August 30, 2014
Bee-utiful Research: Experts Working To Improve Health Of Key Agricultural Pollinator
Chuck Bednar for redOrbit.com - Your Universe Online
While honeybees may be best known as producers of honey and beeswax useful for candles and seals, experts from the University of Arizona want to remind you that the insects play an important role in the agriculture industry.
“Honeybees are responsible for pollinating agricultural crops that make up one-third of our diet, including fruits and vegetables. They're the cornerstones of heart-healthy and cancer prevention diets,” adjunct professor Gloria DeGrandi-Hoffman, who is also a research leader at the USDA’s Carl Hayden Bee Research Center (CHBRC) explained in a statement Thursday.
In light of the essential role the insects play in pollinating crops, DeGrandi-Hoffman and her colleagues are working to optimize the health of honeybee colonies by improving their nutrition and finding ways to better control Varroa destructors – bloodsucking parasitic mites that can cause Deformed Wing Virus (DWV) in honeybees.
“We're the honeybee nutrition lab,” DeGrandi-Hoffman said. “Humans are healthier when we have good nutrition and so are bees. We study the effects of malnutrition on bees, including the effects of fungicides and pesticides and how they alter the ability of bees to acquire nutrients from flower nectar.”
DeGrandi-Hoffman noted that the lab also examines the role that microbes play in helping bees digest their food and acquire nutrients from it, and added that she and her colleagues are also working on the honeybee microbiome project – an initiative inspired by the Human Microbiome Project that hopes to understand the role of and interactions between various microbes that live on or inside of honeybees.
“Just like in humans, microbes play an important role in digestion and overall health and immunity in bees. Honeybee colonies are healthier if they have a diverse micro-biome,” the professor said, explaining that honeybees play such a key role in agricultural pollination because they can be housed in colonies, and can then be transported to fields and released once the time is right to pollinate flowers.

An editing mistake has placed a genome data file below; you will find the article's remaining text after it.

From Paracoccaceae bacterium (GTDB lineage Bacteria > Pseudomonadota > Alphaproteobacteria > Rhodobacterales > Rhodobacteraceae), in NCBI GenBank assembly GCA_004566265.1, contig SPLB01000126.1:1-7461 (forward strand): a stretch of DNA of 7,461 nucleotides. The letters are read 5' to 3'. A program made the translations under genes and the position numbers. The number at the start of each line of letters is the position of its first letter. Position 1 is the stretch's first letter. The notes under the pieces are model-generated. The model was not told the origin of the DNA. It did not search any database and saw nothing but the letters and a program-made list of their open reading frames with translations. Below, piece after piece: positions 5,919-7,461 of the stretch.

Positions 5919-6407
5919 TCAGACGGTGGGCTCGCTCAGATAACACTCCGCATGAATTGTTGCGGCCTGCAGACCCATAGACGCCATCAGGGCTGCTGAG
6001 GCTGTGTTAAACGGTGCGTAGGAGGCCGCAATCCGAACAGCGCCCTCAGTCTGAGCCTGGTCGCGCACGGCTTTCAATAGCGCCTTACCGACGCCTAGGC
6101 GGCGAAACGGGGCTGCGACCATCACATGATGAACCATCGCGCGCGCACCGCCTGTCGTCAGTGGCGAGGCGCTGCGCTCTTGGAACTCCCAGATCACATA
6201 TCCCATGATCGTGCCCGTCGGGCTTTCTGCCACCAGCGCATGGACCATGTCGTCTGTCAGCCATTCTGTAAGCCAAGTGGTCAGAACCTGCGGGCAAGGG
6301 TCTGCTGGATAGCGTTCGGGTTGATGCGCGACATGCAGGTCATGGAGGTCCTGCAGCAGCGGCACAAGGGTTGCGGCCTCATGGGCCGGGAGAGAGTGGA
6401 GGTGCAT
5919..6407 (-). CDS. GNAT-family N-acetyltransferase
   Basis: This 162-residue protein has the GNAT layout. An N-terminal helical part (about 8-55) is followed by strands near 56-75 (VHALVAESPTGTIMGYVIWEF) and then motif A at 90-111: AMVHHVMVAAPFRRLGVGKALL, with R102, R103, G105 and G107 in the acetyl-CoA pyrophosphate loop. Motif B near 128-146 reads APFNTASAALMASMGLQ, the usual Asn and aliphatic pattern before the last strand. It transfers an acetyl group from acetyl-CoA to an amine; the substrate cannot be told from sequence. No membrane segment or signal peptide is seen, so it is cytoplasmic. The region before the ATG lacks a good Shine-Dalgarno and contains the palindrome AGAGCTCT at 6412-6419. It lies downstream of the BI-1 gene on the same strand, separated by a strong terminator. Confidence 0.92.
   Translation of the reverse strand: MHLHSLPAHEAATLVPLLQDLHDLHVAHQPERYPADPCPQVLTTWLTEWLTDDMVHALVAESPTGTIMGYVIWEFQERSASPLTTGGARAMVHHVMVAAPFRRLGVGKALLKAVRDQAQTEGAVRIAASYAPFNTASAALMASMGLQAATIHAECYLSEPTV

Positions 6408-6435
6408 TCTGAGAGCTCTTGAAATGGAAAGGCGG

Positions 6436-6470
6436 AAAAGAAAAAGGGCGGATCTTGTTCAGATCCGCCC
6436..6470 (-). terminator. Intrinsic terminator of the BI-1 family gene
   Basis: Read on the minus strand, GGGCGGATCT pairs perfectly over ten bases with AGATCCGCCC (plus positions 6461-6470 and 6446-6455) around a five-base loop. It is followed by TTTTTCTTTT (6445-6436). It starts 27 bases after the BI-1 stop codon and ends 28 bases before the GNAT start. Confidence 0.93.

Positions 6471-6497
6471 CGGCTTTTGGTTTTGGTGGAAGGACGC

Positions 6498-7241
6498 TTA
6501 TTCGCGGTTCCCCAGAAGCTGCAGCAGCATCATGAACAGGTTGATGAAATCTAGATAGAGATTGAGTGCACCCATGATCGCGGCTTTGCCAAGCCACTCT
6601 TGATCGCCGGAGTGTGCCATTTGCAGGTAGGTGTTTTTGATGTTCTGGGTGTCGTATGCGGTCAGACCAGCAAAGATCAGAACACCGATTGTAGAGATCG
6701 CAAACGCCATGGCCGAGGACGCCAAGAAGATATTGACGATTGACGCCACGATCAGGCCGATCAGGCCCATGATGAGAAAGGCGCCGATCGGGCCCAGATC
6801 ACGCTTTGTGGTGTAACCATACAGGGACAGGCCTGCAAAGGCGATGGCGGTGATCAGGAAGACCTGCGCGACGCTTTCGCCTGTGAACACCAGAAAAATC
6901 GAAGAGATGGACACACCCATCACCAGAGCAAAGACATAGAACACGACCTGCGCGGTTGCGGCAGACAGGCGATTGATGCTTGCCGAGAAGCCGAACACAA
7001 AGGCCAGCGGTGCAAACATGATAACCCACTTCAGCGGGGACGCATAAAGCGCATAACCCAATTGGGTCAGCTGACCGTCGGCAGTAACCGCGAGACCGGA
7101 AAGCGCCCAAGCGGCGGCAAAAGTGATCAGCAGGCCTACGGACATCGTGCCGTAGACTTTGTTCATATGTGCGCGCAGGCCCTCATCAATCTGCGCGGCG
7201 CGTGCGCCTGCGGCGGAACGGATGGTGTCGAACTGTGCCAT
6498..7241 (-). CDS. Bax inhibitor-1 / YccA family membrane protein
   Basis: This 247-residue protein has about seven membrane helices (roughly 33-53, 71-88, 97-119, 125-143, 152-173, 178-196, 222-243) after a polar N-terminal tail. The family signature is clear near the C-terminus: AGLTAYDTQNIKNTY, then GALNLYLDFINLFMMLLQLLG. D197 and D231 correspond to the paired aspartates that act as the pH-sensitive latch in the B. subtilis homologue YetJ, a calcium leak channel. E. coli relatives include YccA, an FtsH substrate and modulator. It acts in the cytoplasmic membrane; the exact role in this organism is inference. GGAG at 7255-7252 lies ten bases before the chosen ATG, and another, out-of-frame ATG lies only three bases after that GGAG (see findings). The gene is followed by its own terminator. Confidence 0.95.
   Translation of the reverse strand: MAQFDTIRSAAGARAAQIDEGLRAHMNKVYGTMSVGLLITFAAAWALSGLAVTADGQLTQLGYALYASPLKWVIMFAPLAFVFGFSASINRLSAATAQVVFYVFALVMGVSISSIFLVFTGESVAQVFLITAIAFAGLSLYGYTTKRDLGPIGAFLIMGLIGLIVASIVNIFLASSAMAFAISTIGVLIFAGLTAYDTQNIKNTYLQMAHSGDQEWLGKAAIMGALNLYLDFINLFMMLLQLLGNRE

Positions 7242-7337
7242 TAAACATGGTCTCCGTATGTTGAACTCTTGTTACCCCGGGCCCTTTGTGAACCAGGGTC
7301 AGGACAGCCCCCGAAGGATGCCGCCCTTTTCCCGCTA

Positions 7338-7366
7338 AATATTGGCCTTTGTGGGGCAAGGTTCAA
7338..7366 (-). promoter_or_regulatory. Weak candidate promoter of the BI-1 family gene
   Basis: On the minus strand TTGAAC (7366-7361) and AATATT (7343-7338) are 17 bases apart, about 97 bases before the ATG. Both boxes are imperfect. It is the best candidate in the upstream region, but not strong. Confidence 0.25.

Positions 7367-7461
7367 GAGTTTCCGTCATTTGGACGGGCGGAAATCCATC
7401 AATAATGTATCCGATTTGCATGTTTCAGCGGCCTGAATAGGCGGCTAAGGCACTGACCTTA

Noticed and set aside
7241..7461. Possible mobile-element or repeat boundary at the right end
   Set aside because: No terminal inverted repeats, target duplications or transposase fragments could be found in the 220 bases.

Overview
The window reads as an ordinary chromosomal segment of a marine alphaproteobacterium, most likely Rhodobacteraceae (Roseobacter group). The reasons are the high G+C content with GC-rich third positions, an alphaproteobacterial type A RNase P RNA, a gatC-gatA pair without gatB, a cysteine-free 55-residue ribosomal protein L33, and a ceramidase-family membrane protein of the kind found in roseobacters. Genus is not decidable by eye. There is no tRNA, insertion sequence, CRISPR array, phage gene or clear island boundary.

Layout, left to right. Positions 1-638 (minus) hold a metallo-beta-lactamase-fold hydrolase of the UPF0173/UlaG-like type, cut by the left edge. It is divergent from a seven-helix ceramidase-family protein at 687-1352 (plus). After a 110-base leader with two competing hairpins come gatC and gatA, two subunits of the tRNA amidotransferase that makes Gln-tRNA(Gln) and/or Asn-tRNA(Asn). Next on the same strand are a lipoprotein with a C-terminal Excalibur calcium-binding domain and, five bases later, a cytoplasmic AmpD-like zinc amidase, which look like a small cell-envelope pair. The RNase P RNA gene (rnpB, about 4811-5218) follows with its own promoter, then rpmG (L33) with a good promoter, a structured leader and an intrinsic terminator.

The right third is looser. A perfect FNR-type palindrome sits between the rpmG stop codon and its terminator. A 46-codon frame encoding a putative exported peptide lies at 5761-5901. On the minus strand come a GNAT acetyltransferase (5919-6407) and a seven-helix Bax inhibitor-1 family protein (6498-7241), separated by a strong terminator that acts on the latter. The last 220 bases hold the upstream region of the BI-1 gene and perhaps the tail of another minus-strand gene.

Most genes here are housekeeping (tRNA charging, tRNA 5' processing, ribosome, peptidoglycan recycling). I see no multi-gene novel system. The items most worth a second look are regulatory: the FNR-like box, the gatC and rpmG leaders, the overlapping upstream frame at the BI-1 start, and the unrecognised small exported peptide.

“We can manage them and bring pollinating populations into key agricultural systems,” she said. “For example, in February bees are brought from all over the country to pollinate almond trees. There aren't enough native pollinators to pollinate all the almond crops, but we can bring honeybees into the orchards, open up the colonies and instantly have thousands and thousands of pollinators working with those trees.”
Each winter, beekeepers estimate that they lose nearly one-third of their colonies, said DeGrandi-Hoffman. Droughts can also be devastating to them, since plants that serve as essential sources of food to the honeybees fail to bloom in such conditions. Fortunately, the Arizona-based researcher said that the region around her university has a healthy population of honeybees and native pollinators, which in turn is beneficial to human health.
Families looking to promote the pollinator population in and around their homes can do so by growing plants such as sunflowers and asters, she added. She said that lists of plants that serve as good food sources for honeybees and other types of pollinating insects can be found online through the Arizona-Sonora Desert Museum website, and urges caution when using pesticides.
“Homeowners sometimes use pesticides and fungicides without thinking of their possible effects on non-target organisms like bees. These products can cause bee kills,” the Arizona professor explained. She added that it is not dangerous to encourage bees to hang around your home or garden in most cases. “Unless you step on one, the only time bees are defensive and could possibly sting you is if you get near their nest,” she concluded.
The Beekeeper's Bible: Bees, Honey, Recipes & Other Home Uses by Richard Jones